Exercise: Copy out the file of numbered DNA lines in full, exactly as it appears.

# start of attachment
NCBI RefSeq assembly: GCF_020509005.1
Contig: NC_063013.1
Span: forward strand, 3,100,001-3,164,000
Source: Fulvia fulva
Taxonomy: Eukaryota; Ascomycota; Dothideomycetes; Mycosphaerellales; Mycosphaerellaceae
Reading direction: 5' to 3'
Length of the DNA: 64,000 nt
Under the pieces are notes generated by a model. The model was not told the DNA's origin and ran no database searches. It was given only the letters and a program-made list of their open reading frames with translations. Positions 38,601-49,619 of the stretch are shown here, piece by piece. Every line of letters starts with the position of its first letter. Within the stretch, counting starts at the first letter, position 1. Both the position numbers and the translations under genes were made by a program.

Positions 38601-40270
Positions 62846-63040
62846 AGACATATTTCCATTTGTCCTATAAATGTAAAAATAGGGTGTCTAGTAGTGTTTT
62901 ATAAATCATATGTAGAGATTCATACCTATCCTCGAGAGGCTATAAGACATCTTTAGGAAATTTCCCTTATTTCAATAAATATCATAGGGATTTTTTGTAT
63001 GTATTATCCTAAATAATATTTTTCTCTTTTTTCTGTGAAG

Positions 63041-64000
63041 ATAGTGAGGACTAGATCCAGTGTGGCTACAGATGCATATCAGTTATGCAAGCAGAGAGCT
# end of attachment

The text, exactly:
NCBI RefSeq assembly: GCF_020509005.1
Contig: NC_063013.1
Span: forward strand, 3,100,001-3,164,000
Source: Fulvia fulva
Taxonomy: Eukaryota; Ascomycota; Dothideomycetes; Mycosphaerellales; Mycosphaerellaceae
Reading direction: 5' to 3'
Length of the DNA: 64,000 nt
Under the pieces are notes generated by a model. The model was not told the DNA's origin and ran no database searches. It was given only the letters and a program-made list of their open reading frames with translations. Positions 38,601-49,619 of the stretch are shown here, piece by piece. Every line of letters starts with the position of its first letter. Within the stretch, counting starts at the first letter, position 1. Both the position numbers and the translations under genes were made by a program.

Positions 38601-40270
Positions 62846-63040
62846 AGACATATTTCCATTTGTCCTATAAATGTAAAAATAGGGTGTCTAGTAGTGTTTT
62901 ATAAATCATATGTAGAGATTCATACCTATCCTCGAGAGGCTATAAGACATCTTTAGGAAATTTCCCTTATTTCAATAAATATCATAGGGATTTTTTGTAT
63001 GTATTATCCTAAATAATATTTTTCTCTTTTTTCTGTGAAG

Positions 63041-64000
63041 ATAGTGAGGACTAGATCCAGTGTGGCTACAGATGCATATCAGTTATGCAAGCAGAGAGCT